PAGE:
Originally created 11/05/99

Bill targets animal abuse

ATLANTA -- Georgia lawmakers could reduce violence against people by cracking down on cruelty to animals, according to veterinarians, representatives of humane societies and law enforcement officials at a Senate hearing Thursday.

"Violence is violence," Randall Lockwood, vice president of the Humane Society of the United States, told Sen. Robert Brown, who presided over several hours of testimony in a packed hearing room. "Perpetrators of violence don't stop to count the number of legs on their victims."

The General Assembly is expected to take up legislation this winter classifying the most serious cases of animal abuse and neglect as felonies. Offenders could be sentenced to up to five years in prison and five years on probation for the first conviction.

Mr. Brown, D-Macon, has pushed efforts to toughen penalties for animal cruelty for several years without success.

But the issue received a boost recently from publicity in the Atlanta area surrounding the discovery of a puppy whose mouth had been wired shut, presumably to keep him from barking. The case prompted 50 offers of a home and led to a petition drive calling for stiffer penalties for animal cruelty.

At Thursday's hearing, a Clayton County animal-control officer showed a video he made graphically depicting the aftermath of a particularly brutal form of animal abuse: dog fighting. Scene after scene showed pit bulls slashed and scarred from fights put on primarily by young gang members in streets and alleys.

"Eighty percent of the people I deal with go on to bigger and better crimes," said Lt. Larry Gibson, of the Animal Control Unit of the Clayton County Police Department. "They get desensitized. ... Unfortunately, I can't get our courts to see that. Hopefully, the Legislature will."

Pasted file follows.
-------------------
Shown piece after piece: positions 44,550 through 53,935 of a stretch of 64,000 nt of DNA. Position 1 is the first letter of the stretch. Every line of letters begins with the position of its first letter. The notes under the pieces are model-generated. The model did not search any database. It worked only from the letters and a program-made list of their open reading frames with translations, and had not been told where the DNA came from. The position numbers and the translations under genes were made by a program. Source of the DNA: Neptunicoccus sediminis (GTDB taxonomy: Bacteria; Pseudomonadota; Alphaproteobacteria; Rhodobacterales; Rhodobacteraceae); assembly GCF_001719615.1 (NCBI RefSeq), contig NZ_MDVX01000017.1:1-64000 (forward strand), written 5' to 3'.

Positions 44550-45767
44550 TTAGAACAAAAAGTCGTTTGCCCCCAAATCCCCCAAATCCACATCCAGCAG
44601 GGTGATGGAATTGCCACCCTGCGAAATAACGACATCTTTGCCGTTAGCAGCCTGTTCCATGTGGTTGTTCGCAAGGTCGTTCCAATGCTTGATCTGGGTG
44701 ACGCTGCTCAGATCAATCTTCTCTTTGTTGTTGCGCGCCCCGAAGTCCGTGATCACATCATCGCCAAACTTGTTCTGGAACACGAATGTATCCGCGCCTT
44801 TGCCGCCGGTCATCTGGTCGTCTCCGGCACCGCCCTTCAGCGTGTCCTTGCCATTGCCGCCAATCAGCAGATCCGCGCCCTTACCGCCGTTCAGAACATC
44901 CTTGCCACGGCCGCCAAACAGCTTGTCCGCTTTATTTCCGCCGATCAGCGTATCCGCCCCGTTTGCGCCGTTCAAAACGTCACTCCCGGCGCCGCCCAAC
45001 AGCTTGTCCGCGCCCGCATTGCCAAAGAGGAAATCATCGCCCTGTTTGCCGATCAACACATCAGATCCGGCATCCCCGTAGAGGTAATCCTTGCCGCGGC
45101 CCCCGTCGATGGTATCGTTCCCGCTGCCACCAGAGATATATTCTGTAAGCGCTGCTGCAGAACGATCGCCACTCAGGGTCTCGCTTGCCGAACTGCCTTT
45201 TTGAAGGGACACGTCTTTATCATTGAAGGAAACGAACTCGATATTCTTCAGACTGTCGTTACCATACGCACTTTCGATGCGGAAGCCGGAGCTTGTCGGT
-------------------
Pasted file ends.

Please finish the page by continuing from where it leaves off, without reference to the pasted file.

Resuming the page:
Brian Jory, a professor at the Berry College School of Education and Human Sciences, said toughening penalties for animal cruelty would send a message that such acts will not be tolerated. Even young people who merely witness incidents of animal abuse need to know that those who commit such violence will be held accountable, he said.

"We can't afford to have children who are confused over whether animal cruelty is serious," Mr. Jory said. "Increasing the penalties will underscore ... that animal cruelty is socially unacceptable."

Charles Weston, district attorney for the Macon Judicial Circuit, said the proposed bill should increase prosecutors' willingness to take on animal abuse cases, which would help "red flag" more young people at risk of committing violence against people.

At the same time, Timothy Montgomery, president of the Georgia Veterinary Association, said the measure provides enough leeway to protect the use of animals in agriculture and medical research.

Reach Dave Williams at (404) 589-8424.


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